The site lists six tips for consumers. The No. 1 Tip:  Approach a local credit union. "Community-based organizations called credit unions are popular and cheap ways to borrow extra money, particularly if you have a low-income or are saddled with a poor credit rating."

Other tips included using a low-cost credit card, negotiating with creditors, investigating using an overdraft on a checking account, researching extra protections and possibilities for military personnel, and asking friends, family, or an employer for a short-term loan.

Payday loans are prohibited in Arizona, Arkansas, Connecticut, the District of Columbia, Georgia, Maryland, Massachusetts, New Jersey, New York, North Carolina, Pennsylvania, Vermont and West Virginia, said the website.  Maine allows payday loans only from authorized lenders and the loans have interest rate caps. Since 2007, military personnel have been limited to a 36% total interest rate cap on payday loans if available in their states.

CU SacTown Race To Benefit Children's Hospitals

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SACRAMENTO, Calif. (3/28/13)--The second annual Credit Union SacTown 10 Mile Run will take place April 7 in downtown Sacramento, Calif., to raise money for Children's Miracle Network hospitals in California and Nevada.

The race increases national awareness of credit unions and will take place the same day as the 41st Annual Credit Union Cherry Blossom Ten-Mile Run in Washington, D.C. It is part of the Credit Union Miracle Day "Family of Races."

SacTown 10 raised more than $140,000 for Children's Miracle Network hospitals last year. Children's Hospital & Research Center Oakland used the funds it received to support its Pedi Rehab department, specifically for rehab equipment such as specialized wheelchairs, according to Tina L. Evans, director at the hospital.

At the University of California-Davis Children's Hospital in Sacramento, the money went to support child life programs, such as research, equipment and music therapy, said Jacquelyn Mills, director of development.  

California and Nevada credit unions have raised nearly $164,000 so far this year. Major sponsors include:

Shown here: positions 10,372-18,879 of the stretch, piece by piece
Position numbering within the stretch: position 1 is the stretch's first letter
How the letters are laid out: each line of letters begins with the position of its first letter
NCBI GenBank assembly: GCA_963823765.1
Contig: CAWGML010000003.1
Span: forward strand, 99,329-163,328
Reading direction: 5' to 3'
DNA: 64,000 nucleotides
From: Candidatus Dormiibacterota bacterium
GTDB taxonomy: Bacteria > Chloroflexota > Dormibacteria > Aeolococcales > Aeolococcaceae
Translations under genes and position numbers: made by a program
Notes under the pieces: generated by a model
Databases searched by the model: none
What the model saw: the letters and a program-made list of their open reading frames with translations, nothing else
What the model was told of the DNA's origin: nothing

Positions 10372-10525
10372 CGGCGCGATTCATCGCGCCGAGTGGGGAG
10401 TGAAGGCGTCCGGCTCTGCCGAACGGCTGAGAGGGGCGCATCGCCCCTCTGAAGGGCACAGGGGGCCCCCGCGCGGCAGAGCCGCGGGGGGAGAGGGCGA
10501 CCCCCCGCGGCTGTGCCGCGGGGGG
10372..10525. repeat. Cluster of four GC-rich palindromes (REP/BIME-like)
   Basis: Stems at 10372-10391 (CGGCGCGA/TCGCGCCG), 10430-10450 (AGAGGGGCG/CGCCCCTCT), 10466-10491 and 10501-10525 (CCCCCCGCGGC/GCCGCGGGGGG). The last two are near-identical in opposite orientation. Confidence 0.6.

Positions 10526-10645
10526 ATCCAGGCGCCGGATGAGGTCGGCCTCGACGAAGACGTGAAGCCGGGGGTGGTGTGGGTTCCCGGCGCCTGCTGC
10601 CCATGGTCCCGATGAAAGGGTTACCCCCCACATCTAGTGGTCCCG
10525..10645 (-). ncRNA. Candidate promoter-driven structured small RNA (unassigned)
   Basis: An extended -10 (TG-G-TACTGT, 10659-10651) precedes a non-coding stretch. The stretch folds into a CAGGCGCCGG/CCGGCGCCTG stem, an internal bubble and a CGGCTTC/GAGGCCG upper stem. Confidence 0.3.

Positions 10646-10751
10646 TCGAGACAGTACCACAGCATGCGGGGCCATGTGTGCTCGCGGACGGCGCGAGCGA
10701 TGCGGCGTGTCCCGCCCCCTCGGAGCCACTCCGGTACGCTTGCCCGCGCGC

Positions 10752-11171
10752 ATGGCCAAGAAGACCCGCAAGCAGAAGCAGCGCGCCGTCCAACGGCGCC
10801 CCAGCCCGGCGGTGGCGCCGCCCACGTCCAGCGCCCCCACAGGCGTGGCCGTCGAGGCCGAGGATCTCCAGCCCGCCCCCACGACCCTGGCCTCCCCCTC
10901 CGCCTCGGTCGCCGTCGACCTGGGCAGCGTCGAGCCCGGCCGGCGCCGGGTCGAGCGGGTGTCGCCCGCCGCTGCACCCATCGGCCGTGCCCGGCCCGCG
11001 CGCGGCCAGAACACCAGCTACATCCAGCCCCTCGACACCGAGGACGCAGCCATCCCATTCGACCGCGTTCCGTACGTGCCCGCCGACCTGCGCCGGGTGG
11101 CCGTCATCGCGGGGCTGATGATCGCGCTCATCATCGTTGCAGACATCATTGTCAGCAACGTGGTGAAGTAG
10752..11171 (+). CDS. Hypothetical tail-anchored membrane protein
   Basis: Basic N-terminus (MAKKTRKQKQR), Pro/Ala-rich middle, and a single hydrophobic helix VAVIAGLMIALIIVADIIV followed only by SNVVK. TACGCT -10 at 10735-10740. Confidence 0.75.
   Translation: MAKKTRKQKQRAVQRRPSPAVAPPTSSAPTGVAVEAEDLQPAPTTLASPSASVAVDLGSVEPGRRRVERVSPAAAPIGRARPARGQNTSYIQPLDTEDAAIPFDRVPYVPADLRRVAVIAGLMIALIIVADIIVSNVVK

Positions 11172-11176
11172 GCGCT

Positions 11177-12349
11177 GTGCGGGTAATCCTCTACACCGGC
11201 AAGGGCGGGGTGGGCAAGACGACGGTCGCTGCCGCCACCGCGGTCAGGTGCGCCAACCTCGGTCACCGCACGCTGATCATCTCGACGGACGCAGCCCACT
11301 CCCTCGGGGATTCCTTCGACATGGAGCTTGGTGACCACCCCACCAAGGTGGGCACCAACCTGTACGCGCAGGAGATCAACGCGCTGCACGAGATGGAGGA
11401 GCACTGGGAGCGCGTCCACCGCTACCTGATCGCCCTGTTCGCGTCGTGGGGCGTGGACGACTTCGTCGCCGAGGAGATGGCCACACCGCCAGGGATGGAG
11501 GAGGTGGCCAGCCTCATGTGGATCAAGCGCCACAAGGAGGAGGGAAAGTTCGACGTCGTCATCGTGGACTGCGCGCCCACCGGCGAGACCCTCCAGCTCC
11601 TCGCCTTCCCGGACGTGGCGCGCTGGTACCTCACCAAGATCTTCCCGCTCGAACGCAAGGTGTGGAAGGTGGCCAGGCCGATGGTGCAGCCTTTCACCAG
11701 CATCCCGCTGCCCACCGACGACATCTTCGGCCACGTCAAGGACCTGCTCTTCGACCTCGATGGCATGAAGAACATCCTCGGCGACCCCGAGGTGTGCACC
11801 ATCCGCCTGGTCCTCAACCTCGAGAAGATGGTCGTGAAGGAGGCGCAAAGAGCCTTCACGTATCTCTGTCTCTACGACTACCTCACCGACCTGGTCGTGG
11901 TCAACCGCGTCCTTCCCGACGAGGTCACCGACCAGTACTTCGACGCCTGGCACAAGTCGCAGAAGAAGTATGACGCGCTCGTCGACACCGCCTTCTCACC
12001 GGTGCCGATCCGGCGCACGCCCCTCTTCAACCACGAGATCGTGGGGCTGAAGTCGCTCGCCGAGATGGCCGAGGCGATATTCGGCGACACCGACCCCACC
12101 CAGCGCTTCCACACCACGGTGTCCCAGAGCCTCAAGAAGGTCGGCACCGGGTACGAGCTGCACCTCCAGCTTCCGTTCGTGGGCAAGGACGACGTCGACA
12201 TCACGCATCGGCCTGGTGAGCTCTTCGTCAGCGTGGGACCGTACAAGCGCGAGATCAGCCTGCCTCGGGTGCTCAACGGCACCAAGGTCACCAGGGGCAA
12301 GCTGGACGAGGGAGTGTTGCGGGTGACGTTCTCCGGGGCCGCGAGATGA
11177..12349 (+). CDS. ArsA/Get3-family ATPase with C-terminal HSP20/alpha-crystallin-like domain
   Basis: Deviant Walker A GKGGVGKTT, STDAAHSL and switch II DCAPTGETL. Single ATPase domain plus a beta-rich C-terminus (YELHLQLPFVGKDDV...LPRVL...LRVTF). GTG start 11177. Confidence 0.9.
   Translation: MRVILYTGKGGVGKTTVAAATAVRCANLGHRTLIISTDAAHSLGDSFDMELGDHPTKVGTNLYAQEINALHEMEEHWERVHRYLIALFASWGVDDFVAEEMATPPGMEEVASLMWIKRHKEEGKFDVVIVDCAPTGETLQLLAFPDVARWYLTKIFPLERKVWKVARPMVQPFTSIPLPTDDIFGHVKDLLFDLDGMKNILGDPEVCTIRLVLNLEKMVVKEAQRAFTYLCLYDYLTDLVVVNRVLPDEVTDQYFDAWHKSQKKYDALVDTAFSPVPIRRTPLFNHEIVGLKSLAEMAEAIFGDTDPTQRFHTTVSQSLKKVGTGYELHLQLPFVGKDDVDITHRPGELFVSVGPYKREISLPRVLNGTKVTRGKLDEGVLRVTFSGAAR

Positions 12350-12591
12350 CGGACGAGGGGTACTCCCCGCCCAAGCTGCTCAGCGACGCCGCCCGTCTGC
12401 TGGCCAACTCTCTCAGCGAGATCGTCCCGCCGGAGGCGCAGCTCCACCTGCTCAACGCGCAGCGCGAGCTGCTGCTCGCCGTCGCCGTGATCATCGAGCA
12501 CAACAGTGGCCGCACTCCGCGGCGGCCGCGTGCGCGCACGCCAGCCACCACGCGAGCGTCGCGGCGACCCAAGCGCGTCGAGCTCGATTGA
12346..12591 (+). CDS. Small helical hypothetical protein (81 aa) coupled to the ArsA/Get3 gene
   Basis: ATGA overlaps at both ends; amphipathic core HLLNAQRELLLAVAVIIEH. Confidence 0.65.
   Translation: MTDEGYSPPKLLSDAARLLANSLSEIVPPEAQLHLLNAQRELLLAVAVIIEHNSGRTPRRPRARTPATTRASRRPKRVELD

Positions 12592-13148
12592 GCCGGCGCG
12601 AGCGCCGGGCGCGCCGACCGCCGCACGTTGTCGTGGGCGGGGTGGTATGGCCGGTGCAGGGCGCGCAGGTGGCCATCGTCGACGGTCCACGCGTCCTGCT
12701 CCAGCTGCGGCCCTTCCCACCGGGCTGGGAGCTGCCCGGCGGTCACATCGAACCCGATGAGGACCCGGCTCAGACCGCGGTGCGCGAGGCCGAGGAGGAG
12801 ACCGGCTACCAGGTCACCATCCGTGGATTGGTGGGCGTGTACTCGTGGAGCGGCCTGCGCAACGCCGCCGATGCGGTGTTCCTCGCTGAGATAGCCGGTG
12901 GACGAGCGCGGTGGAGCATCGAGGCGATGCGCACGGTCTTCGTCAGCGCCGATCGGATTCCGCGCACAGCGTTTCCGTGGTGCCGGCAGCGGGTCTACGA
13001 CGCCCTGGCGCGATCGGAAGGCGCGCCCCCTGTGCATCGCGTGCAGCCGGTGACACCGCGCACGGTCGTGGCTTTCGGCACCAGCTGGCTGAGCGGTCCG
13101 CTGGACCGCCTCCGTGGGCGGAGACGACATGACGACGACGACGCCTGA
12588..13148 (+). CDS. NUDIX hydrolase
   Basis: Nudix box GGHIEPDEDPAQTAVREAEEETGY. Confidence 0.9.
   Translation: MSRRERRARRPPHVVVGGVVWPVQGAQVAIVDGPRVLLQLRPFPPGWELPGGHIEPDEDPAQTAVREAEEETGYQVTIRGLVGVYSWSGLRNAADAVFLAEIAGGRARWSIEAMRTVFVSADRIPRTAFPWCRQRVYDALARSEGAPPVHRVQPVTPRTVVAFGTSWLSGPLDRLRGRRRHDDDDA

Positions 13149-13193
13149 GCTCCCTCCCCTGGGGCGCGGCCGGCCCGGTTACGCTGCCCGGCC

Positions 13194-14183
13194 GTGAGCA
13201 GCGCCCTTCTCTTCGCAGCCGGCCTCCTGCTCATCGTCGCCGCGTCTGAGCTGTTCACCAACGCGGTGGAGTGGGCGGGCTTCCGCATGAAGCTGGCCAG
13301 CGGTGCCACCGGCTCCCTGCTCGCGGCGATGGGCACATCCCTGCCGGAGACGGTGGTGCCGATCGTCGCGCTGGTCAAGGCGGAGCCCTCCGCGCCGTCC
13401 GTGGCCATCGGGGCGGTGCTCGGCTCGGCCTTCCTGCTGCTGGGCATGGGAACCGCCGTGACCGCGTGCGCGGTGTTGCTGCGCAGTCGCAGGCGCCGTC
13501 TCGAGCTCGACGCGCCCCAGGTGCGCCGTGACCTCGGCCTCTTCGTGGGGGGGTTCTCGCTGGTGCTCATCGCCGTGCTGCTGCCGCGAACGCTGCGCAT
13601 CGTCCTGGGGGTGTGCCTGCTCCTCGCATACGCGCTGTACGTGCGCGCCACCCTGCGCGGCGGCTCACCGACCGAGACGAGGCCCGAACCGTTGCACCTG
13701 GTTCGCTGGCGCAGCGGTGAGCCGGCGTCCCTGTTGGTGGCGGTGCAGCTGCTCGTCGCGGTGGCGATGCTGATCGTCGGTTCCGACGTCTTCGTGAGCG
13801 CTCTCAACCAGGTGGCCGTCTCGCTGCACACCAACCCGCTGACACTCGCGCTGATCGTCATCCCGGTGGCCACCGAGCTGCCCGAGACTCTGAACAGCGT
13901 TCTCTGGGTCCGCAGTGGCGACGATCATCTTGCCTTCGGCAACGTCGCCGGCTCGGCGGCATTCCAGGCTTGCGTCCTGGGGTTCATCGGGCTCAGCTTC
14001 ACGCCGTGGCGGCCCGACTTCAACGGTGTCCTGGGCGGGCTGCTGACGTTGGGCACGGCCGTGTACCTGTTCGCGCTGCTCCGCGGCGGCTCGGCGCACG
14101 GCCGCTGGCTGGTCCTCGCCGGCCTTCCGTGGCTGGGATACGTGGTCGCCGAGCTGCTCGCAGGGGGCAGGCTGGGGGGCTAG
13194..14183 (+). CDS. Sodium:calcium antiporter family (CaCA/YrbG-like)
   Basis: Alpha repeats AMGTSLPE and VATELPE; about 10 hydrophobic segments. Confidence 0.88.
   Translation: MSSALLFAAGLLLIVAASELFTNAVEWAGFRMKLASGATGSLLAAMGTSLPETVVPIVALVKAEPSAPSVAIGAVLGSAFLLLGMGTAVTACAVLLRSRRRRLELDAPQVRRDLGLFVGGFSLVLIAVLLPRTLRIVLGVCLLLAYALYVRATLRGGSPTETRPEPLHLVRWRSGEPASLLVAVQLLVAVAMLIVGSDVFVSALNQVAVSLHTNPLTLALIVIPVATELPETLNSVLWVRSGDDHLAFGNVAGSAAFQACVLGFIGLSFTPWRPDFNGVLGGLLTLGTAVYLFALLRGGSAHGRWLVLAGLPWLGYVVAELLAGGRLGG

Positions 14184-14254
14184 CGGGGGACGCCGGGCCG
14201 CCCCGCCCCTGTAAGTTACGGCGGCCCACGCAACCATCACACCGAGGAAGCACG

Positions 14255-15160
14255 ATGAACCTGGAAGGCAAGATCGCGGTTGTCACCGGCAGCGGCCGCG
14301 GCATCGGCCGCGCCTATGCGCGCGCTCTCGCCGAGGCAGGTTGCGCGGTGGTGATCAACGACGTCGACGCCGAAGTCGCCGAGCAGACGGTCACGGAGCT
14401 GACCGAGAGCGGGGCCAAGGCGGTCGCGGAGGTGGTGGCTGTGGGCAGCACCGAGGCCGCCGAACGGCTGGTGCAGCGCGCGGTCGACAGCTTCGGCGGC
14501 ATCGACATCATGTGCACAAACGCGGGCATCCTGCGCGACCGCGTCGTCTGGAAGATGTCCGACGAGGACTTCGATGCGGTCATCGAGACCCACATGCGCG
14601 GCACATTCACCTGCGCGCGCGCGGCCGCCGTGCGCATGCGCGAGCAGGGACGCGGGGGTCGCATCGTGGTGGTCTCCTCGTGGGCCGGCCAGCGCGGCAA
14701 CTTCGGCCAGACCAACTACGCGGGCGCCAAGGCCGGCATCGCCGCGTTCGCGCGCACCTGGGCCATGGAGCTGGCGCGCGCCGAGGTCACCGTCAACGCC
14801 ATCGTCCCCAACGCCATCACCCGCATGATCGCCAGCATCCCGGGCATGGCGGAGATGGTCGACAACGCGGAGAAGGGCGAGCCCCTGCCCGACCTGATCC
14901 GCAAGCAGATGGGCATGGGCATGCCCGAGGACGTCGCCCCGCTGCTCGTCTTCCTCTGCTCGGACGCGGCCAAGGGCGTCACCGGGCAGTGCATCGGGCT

• CO-OP Financial Services, Rancho Cucamonga, Calif.;
  • The Golden 1 CU, Sacramento;
  • Patelco CU, Pleasanton, Calif.;
  • San Francisco Fire CU; San Mateo CU, Redwood City, Calif.;
  • SchoolsFirst FCU, Santa Ana, Calif.;
  • Travis CU, Vacaville, Calif.;
  • Xceed Financial FCU, El Segundo, Calif.;
  • CU Direct Corporation, Ontario, Calif.;
  • CUNA Mutual Group;
  • Intuit; and
  • Vining Sparks.
More than 1,300 racers, including 652 credit union employees and members, are scheduled to participate. More than 200 credit union volunteers are expected to work the event.

CUNA Mutual On World's Most Ethical Companies List

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MADISON, Wis. (3/28/13)--CUNA Mutual Group was identified as one of the most ethical companies in the world, according to an international organization that rates companies' business ethics and corporate social responsibility.

The organization, Ethisphere, cited CUNA Mutual Group along with 140 other companies from three dozen industries as the World's Most Ethical Companies for outperforming their industry peers in ethical behavior.

"CUNA Mutual Group is being recognized for its credit union advocacy, commitment to ethics, and compliance and community involvement," Ethisphere officials said. 

"It's an honor to be recognized for walking the talk on our commitment to corporate responsibility and ethics in business," said Steve Koslow, senior vice president, chief ethics and compliance officer, CUNA Mutual Group.